Opioids in America: A Crisis Only Getting Worse
The opioid crisis in America is rising, as America moves into one of the high-income countries with declining life expectancy due to opioids. With more Americans dying from drug overdoses in 2016 than the entire Vietnam war, it is time to take action to help prevent more deaths. What is an opioid and what steps can we take to help our loved ones battling the addiction? Today, we will look into some facts about opioids and where to find professional help if you or a loved one is battling addiction.
Opioids in America
Opioids come in many forms from heroin, synthetic opioids, such as fentanyl, and pain relievers. These drugs are available mostly by prescription or illegally and are highly addictive. Opioids have polluted our country over the last few years. Statistics, such as the number of addicted pregnant women to opioids, have quadrupled over the last decade. As of today, over 115 Americans die per day due to opioid addiction. In 2017 alone compared to 2016, opioid deaths rose a staggering 7%, rising the total death number to around 72,000. By 2020 this number can jump to nearly a million. With these rising numbers, some will wonder where exactly are the drugs coming from?
Opioid Statistics and Addiction
Nearly 85% of opioids prescribed for working-age people are paid for by private health insurance companies. In fact, most of these opioids are available through prescription or over-the-counter. Drugs, such as Advil and other headache remedies, are being overused from their recommended daily dose. Since most insurance companies and drug stores provide drugs that are easily overused it has lead to a daily overdose of the most common medications. In fact, 30% of those who are prescribed opioids end up misusing them according to drugabuse.gov. The misuse of opioids can lead people down the wrong paths and even to harder drugs due to addiction.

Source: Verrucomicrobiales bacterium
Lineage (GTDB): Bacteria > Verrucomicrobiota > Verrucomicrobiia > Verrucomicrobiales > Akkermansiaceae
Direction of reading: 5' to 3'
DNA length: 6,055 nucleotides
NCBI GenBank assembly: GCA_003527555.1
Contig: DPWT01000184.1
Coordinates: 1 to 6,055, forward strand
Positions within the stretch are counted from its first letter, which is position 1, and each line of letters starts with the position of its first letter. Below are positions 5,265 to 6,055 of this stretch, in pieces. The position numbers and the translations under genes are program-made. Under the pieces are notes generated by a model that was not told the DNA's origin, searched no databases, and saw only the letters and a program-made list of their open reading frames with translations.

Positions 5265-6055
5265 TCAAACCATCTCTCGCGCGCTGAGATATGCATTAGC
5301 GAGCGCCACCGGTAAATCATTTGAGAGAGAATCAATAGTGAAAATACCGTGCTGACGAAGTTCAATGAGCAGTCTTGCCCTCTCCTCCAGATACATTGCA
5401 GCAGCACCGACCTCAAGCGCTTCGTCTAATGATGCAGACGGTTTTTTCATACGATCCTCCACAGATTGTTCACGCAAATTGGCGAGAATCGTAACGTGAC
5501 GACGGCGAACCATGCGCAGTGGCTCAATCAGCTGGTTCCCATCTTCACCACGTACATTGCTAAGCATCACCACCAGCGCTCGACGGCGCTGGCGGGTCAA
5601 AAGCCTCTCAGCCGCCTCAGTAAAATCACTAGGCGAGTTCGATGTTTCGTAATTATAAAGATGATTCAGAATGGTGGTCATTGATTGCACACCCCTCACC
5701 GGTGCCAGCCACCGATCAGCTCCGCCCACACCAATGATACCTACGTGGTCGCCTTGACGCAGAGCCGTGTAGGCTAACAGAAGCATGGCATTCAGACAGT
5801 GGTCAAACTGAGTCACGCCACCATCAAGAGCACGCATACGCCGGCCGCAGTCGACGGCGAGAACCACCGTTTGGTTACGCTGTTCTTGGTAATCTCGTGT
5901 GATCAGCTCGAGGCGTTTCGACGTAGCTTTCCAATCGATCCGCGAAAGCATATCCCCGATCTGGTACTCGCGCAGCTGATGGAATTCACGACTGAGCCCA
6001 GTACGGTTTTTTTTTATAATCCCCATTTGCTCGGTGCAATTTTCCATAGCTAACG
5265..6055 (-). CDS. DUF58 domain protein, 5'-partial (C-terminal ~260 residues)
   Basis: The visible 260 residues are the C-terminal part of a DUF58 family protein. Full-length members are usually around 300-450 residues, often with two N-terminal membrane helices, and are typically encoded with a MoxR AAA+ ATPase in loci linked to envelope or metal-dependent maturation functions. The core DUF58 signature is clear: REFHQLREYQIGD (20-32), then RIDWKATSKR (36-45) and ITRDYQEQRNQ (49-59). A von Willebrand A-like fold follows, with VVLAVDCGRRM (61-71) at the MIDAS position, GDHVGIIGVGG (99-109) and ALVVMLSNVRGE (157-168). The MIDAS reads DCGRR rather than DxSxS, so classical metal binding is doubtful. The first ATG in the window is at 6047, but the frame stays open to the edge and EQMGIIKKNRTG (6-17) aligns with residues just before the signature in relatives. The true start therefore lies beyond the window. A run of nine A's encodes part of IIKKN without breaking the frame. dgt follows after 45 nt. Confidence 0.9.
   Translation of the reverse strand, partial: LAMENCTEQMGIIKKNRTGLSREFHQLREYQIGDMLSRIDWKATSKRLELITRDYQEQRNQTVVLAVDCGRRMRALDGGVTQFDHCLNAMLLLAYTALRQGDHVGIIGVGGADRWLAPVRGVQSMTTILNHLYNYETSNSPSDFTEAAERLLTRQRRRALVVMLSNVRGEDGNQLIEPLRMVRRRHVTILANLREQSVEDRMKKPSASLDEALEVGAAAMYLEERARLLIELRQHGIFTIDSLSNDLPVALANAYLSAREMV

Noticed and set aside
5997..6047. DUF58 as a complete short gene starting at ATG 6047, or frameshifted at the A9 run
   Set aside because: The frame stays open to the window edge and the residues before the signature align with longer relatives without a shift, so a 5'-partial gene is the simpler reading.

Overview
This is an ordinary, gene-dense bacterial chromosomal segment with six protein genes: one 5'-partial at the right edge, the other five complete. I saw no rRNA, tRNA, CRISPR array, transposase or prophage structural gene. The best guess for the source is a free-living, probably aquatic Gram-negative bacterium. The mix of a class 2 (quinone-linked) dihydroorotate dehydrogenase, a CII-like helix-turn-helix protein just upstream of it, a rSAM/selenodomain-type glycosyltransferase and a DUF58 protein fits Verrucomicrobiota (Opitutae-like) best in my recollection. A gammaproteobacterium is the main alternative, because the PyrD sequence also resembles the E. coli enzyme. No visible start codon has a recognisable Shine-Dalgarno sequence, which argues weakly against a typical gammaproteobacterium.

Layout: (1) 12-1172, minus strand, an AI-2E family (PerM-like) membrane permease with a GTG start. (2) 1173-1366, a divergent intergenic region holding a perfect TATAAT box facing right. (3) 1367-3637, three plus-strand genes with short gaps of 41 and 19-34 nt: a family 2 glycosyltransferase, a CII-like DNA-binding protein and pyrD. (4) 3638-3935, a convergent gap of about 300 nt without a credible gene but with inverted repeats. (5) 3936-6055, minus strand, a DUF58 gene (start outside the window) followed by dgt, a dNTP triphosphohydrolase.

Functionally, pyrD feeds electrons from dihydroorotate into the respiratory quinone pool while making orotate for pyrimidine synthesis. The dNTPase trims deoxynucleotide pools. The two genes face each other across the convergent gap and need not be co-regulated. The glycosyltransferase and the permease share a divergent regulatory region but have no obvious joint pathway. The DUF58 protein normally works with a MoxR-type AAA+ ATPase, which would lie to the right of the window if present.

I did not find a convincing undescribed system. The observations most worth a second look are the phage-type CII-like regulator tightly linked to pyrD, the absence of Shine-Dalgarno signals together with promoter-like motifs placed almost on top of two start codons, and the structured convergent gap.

Finding Help and Solutions
Most health carriers have taken action to decrease or eliminate opioids from available drug options list. But it is also the job of the person to help eliminate any risk that is before them. Remember to always take the right amount of dosage as the doctor prescribes. There are also alternatives to opioids, such as cognitive behavioral therapy, acupuncture, and nerve stimulation. Rehab is always a good idea, but it will not work alone. Find accountability partners who can assist you or a loved one on your journey out of addiction. Talk to your doctor about other ways you can find treatment. Getting away from anywhere you can get opioids can also help detox you. If you or a loved one still struggle with opioid addiction, call the addiction helpline at 1-877-721-4913.
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